25 March 2020

Salem, O

Salem, Oregon is currently at home (which, given the mischief state governments can engage in at the best of times, is possibly a good thing regardless of the pandemic). But it's the source of the title of this piece of literature and social criticism that itself acts as a direct response to The Orange One's call to reopen "the economy" before the consensus of medical experts thinks it's appropriate to even think about doing so, primarily so that nobody in his own class suffers — that is, landlords and real-property developers.

Let's consider a corollary, and disturbing, question regarding the "$1200 emergency check" — who actually gets the check for debtors in current bankruptcy proceedings, especially those in Chapter 13 payment plans? So far as I've been able to determine, none of the national media has even asked that question, let alone stated an answer. And thanks to the sloppy drafting of those portions of the enabling legislation that are online, I can't find it there. If there isn't a provision excluding these payments from pending bankruptcy estates, this is going to represent a windfall for an industry that needs no windfalls: The collection industry.

This leads to a problem that might well be captioned "On the Meaning of 'Person' Regarding an Economic Crisis" in Enlightenment-era style. The key problem here is the intersection among moral/ethical rightness, the state of the law, and administrative practicality. Whether or not the law is morally/ethically correct (and it's a difficult argument, especially when dealing with arselochs like Hobby Lobby as exemplars of "corporate persons"), the law is that business entities are juridical persons and taxpayers. Particularly since many small businesses are themselves entities — which may, for regulatory and financial reasons based upon the line of business, be required even if the proprietor(s) would rather be "sole" as well as "solo" — shouldn't they also be treated as taxpayers deserving of stimulus payments? And now administrative practicality butts in. Given the goofiness of accounting standards for business entities versus those that apply to natural persons, determining the correct amount of a stimulus payment due a business entity would be… fascinating, futile, and FUBAR.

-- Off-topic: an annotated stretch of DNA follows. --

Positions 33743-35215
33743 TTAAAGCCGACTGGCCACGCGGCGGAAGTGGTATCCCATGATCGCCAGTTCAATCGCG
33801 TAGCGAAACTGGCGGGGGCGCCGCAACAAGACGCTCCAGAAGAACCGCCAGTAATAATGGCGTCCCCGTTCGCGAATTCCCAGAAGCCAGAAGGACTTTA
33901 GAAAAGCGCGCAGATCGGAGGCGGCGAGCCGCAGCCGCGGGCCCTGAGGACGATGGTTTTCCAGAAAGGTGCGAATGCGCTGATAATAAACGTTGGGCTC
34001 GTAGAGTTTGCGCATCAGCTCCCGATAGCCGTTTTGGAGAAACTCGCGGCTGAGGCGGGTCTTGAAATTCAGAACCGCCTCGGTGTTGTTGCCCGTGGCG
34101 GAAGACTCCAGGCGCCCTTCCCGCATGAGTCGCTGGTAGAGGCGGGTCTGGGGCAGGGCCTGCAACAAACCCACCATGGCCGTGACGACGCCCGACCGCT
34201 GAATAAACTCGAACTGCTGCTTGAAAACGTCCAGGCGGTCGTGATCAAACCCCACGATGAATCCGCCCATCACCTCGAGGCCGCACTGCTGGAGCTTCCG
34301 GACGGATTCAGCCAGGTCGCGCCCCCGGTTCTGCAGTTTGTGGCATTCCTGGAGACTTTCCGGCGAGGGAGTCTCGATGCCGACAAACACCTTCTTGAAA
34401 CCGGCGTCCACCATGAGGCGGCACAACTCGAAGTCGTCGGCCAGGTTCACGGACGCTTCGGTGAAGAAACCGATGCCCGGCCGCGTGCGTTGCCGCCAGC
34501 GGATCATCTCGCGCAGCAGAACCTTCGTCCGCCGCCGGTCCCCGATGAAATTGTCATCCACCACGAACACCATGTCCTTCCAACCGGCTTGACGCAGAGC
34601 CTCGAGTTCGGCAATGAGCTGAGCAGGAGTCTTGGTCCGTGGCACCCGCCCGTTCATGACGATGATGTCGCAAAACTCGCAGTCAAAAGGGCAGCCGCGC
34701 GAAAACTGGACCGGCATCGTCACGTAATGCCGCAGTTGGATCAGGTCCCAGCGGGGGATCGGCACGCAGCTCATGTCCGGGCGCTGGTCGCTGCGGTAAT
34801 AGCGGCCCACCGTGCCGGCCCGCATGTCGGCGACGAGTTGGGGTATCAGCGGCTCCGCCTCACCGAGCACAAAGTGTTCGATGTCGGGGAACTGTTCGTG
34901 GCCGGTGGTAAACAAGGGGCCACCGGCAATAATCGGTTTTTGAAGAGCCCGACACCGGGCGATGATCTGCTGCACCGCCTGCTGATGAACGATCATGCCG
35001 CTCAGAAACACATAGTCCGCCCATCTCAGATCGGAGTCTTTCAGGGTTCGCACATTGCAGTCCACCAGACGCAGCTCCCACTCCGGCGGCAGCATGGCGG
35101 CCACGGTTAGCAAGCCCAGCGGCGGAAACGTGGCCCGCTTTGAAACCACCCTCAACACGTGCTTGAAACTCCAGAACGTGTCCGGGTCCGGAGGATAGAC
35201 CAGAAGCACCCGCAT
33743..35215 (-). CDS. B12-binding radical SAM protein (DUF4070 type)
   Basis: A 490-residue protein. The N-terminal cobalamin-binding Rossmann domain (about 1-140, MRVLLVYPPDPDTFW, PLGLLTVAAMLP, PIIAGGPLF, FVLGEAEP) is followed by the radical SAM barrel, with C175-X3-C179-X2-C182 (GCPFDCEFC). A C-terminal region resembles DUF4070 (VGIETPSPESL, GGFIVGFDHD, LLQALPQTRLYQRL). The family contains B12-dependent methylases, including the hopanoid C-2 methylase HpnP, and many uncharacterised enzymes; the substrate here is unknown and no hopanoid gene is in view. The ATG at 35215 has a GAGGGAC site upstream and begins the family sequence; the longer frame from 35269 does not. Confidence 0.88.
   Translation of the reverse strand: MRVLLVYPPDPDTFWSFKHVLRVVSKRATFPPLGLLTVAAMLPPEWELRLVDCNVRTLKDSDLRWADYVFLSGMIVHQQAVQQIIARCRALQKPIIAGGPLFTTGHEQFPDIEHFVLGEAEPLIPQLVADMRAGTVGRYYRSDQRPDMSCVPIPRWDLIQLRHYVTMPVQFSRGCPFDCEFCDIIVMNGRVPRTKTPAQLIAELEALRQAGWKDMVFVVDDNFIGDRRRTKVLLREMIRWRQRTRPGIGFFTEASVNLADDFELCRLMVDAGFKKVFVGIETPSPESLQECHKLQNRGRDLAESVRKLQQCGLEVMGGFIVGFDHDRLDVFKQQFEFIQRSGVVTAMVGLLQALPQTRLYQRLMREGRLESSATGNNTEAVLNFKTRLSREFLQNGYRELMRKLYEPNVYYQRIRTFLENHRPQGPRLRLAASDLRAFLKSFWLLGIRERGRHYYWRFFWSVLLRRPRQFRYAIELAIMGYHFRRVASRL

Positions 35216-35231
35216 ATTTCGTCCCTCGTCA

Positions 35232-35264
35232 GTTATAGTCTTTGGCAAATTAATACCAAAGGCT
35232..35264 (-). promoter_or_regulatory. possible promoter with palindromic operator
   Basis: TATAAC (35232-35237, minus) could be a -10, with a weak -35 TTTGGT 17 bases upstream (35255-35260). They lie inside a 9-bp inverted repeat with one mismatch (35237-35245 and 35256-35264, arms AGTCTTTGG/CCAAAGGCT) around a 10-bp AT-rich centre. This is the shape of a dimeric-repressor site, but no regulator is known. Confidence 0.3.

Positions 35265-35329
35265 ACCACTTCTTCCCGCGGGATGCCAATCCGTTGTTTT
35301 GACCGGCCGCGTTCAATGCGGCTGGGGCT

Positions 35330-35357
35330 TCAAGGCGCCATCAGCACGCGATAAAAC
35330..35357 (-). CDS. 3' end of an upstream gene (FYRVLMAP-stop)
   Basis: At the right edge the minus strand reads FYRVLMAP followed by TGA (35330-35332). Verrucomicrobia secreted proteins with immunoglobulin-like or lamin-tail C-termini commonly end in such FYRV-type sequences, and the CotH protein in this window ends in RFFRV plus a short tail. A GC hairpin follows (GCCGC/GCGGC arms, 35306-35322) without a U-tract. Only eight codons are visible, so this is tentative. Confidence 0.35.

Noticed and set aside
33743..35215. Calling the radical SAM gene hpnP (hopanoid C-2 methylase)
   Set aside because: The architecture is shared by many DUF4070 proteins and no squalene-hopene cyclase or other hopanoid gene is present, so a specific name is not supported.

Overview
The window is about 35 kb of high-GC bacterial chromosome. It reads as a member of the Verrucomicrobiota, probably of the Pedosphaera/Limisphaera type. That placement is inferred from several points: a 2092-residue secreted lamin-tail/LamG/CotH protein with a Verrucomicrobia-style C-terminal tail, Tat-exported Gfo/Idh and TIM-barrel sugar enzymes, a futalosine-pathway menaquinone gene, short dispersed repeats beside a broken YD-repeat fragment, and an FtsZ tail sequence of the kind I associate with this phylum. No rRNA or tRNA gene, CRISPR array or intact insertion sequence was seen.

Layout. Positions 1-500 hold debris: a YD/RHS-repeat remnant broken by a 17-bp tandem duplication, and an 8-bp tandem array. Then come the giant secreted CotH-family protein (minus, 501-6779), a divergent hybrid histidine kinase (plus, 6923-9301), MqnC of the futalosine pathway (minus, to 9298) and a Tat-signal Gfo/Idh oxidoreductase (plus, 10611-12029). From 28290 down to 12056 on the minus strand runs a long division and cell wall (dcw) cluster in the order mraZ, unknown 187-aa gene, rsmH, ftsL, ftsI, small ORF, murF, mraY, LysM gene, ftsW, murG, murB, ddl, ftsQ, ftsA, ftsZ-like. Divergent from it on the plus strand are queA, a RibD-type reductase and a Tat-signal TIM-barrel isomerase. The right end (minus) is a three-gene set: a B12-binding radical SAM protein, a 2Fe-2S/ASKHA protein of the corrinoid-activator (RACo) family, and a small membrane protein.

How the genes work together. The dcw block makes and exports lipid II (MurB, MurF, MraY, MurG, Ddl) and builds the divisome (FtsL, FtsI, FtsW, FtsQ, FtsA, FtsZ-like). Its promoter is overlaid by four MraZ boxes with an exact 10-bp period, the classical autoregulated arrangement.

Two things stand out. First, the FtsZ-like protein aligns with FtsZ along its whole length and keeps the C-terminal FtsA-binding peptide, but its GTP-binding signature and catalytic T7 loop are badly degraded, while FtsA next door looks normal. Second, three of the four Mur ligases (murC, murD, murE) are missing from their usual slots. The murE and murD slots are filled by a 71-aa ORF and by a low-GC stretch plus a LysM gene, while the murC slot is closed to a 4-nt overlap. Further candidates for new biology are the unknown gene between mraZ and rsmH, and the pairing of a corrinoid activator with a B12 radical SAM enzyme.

But that's not going to be much comfort as small businesses start getting evicted for falling behind on their lease payments. Then another F will raise its ugly head: Franchise. Who is really responsible if the local {insert fast-food franchise name of your choice here} in a relatively small community closes down permanently because the franchisor corporation had put all risk of loss of lease upon the franchisee, and meanwhile the absentee landlord was more interested in paying returns to its hedgefund investors than anything else? And sadly, that's far from "worst case."

I don't claim to have answers to these questions. But it took me under two minutes to see that both are issues that need to be resolved, and the deafening silence surrounding them indicates that our present leadership is engaged in nothing more coherent than moral panic. Of course, if there were adequate and universally available healthcare, a significant barrier (not the only one, unfortunately) to response to public health crises would be nonexistent… and things might be tamped down from "panic" to "extreme caution."

And meanwhile, one must wonder how the porn industry is going to engage with social distancing, especially if the machine stops (as was envisioned more than a century ago). "Engage with" might be a bit much for the porn industry, though.